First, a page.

Where will Bledsoe get traded?

A few names have come up — the Knicks, Bucks, and Nuggets are the ones out in public now. There are more, but let’s take a look at those three.

The Knicks have one of the two worst backcourts in the NBA (the Bulls are in that mix, too) so they certainly could use Bledsoe short term. However, long term he doesn’t fit on the Kristaps Porzingis timeline so how much would New York give up to get him.

That price is too high, according to Ian Begley of ESPN.

The Suns have asked about young Knicks such as Frank Ntilikina and Willy Hernangomez in trade talks about guard Eric Bledsoe, sources confirm. But New York have been opposed to trading either young player, sources told ESPN. Hernangomez has not been in head coach Jeff Hornacek’s regular rotation in the first two games of the season, which has left the second-year center frustrated. But Hernangomez’s lack of playing time isn’t a sign that the club is looking to move him. Ntilikina has dealt with several injuries early in his career but the point guard remains part of the young core New York wants to build around and management, as of Monday afternoon, did not want to move him in a Bledsoe deal.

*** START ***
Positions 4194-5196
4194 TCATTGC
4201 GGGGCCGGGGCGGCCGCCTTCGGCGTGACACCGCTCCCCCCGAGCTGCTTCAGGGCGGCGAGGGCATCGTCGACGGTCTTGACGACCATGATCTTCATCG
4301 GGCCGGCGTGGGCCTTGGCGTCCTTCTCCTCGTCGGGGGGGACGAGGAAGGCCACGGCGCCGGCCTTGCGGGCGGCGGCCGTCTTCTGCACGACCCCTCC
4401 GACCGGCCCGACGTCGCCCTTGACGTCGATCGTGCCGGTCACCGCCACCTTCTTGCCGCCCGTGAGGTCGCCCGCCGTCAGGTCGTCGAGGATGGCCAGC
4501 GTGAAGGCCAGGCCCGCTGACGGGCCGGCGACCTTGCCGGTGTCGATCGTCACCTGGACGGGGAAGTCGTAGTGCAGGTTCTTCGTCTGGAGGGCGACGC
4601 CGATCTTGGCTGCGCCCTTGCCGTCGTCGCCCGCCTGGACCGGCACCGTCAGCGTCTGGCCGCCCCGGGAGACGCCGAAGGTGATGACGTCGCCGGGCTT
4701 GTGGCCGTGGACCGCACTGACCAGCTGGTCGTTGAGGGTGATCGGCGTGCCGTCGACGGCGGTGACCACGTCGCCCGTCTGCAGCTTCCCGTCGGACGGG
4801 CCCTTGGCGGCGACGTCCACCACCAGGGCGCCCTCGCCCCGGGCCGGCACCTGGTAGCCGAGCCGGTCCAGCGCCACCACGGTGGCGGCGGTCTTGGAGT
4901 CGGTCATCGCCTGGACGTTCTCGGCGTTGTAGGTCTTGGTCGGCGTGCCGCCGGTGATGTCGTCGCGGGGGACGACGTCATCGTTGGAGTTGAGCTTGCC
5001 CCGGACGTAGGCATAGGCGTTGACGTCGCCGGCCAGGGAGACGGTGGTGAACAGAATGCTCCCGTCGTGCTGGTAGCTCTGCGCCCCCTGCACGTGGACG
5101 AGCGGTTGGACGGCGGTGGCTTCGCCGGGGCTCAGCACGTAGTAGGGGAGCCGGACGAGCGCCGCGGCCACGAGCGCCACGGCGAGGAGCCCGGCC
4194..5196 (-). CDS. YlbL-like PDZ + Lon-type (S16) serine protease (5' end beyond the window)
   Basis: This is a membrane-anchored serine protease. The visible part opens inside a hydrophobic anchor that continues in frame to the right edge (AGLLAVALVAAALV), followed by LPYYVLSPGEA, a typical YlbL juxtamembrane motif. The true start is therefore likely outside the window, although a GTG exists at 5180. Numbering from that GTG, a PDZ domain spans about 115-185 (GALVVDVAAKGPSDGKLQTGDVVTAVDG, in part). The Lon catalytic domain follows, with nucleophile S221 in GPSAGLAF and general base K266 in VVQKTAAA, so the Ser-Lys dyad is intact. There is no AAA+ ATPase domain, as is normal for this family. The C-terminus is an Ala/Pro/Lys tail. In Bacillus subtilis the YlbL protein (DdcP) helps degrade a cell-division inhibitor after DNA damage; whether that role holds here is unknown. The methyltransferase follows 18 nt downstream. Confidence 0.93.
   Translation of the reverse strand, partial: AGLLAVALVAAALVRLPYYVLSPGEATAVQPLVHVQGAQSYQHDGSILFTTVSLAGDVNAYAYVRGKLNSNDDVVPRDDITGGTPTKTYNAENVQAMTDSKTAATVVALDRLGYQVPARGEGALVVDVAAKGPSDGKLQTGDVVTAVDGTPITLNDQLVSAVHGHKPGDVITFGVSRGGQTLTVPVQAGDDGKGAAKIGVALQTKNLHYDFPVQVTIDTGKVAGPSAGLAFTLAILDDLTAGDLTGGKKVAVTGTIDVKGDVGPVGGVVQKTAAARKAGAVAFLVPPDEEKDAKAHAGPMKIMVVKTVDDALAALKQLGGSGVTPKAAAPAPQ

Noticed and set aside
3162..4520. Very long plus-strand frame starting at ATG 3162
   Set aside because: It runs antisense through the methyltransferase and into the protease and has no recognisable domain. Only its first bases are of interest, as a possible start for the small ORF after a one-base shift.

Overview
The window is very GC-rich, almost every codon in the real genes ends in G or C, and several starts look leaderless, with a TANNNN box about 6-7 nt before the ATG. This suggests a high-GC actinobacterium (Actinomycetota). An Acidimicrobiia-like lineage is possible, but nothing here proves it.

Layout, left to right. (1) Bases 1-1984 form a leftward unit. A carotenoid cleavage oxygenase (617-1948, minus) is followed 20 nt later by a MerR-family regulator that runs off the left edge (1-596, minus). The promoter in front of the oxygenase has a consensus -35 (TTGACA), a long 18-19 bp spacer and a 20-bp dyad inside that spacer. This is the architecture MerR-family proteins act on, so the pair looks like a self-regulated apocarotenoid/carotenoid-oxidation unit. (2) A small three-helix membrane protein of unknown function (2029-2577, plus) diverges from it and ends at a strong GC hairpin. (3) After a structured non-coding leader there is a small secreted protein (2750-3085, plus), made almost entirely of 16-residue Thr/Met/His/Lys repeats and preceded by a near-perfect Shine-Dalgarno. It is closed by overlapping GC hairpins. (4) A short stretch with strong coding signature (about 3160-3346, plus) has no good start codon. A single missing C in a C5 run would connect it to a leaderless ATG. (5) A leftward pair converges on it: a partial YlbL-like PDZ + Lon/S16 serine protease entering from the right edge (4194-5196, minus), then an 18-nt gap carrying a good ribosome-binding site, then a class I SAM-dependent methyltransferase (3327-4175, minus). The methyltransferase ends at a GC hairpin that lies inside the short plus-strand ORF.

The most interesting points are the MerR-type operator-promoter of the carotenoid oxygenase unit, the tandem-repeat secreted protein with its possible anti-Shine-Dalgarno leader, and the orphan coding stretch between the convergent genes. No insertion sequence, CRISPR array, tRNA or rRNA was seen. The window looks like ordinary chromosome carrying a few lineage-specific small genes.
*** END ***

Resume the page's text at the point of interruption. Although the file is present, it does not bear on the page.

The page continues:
Then there is Milwaukee.

On the court, this makes some sense. Giannis Antetokounmpo is the point forward who has the ball in his hands, but Bledsoe is adept off the ball and can hit the three. The move would send Malcolm Brogdon back to the bench, which he may not like but is a good thing for a team looking to bolster its depth.

The trade likely would involve Jabari Parker going West, along with salary filler such as Matthew Dellavedova. Parker is coming off multiple injuries, but he still knows how to score inside and in the right system has value. Whether that system is in Phoenix depends on what kind of system they want to run and roster they want to build.

Then there is Denver.